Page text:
New York could be the first state to adopt a ban on cigarette sales in drugs stores, supermarkets and big-box stores with pharmacies, such as Wal-Mart.
A bill is currently being debated in Albany, N.Y., that if approved by both chambers and signed by Democratic Gov. David Paterson, would ban cigarettes in pharmacies and retail stores that contain pharmacies. Such a store could only sell tobacco products if a wall and separate entrance was provided for the pharmacy.
Similar measures already have already appeared in cities, including San Francisco and Boston, but if passed, this bill would be the first statewide ban of its kind on tobacco sales.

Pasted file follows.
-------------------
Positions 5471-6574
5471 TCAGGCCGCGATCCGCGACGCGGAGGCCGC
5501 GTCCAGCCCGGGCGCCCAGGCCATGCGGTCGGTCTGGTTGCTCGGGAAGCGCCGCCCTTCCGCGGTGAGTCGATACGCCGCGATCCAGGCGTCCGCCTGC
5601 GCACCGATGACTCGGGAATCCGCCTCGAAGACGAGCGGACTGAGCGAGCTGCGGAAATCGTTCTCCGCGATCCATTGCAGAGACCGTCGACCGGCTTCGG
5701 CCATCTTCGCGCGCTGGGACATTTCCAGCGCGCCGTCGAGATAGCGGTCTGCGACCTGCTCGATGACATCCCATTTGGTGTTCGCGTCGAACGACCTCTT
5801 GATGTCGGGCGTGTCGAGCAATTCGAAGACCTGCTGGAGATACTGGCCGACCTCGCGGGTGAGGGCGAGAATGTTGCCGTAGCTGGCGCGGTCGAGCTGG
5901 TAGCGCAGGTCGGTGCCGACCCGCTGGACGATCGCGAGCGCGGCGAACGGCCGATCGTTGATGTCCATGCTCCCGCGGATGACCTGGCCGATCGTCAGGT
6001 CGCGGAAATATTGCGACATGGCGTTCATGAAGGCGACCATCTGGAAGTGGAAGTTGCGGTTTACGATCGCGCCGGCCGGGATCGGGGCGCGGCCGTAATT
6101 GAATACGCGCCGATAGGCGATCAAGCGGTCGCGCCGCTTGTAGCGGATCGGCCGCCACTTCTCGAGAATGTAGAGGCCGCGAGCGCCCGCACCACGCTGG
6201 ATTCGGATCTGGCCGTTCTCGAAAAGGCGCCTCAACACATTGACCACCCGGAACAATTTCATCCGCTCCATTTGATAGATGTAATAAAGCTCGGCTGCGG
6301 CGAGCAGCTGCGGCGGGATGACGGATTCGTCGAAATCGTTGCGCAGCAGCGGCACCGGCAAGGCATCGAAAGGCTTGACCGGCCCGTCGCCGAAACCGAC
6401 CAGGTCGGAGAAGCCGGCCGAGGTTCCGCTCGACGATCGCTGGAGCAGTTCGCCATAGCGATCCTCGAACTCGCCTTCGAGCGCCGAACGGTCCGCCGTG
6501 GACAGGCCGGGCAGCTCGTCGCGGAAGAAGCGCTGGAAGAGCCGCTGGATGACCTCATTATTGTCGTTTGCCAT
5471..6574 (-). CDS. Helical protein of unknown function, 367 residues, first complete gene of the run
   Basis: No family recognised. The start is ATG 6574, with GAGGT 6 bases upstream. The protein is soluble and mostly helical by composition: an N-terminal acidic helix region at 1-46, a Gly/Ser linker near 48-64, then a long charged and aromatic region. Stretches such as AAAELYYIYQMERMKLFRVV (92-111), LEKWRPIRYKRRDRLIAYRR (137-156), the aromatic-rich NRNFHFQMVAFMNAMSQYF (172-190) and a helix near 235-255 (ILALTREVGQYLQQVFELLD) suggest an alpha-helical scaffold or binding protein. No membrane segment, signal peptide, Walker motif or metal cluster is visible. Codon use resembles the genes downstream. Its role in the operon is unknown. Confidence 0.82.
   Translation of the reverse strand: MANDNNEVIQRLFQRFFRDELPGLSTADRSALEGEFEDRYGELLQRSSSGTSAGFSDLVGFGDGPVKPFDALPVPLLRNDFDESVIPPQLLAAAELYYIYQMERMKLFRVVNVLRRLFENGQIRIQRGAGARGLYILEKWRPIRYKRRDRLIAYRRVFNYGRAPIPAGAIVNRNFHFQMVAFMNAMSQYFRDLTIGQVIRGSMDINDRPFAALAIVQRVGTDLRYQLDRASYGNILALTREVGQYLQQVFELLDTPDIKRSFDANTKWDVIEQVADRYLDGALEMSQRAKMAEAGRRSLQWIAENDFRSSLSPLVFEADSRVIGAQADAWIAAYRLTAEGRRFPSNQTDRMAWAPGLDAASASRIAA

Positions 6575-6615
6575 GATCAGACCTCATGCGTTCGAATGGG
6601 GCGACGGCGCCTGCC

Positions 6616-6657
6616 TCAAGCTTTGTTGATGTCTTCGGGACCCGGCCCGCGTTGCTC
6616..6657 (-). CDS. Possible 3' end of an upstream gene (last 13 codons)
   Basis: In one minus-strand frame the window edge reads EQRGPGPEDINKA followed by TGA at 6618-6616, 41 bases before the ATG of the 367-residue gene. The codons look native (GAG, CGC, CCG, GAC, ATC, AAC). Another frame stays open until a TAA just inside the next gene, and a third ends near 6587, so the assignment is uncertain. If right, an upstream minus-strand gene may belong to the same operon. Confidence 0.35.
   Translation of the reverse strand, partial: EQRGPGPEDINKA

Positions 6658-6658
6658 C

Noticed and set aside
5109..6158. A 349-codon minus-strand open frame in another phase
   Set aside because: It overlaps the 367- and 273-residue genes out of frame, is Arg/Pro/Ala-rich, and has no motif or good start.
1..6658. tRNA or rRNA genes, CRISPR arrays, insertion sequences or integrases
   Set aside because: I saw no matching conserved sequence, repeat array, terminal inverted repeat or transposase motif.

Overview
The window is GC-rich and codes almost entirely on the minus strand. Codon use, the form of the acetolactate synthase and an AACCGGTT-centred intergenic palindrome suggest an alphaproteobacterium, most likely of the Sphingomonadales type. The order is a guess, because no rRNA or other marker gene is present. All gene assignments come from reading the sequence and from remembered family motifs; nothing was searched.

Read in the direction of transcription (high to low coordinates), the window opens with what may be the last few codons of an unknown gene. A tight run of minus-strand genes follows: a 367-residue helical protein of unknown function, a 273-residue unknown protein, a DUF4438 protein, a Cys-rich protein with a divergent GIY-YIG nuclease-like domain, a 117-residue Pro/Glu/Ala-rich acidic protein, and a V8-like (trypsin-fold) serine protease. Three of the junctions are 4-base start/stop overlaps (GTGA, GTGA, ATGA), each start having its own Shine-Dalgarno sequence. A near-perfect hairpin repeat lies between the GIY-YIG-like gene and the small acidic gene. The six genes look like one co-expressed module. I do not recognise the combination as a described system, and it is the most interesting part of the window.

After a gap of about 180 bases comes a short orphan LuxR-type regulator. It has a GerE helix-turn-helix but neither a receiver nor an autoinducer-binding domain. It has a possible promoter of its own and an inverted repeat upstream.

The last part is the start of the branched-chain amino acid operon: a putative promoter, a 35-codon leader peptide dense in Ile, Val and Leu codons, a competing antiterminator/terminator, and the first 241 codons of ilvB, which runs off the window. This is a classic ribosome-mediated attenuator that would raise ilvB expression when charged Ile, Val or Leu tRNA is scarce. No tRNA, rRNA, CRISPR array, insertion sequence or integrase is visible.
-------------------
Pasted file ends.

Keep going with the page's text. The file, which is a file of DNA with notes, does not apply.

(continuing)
Supporters and opponents agree that such a ban could lead to more measures to stop the sale of tobacco products.
Audrey Silk of New York Citizens Lobbying Against Smoker Harassment told the Associated Press the bill would not reduce cigarette sales, but would drive business toward gas stations and other retailers that don’t offer smoke cessation products along side them as pharmacies do. The decrease in sales competition could be good news for c-store cigarette sales, or bad news if the ban spurs further crackdown on tobacco sales.
Earlier this month, New York’s legislature rejected a proposal to allow wine to be sold in supermarkets.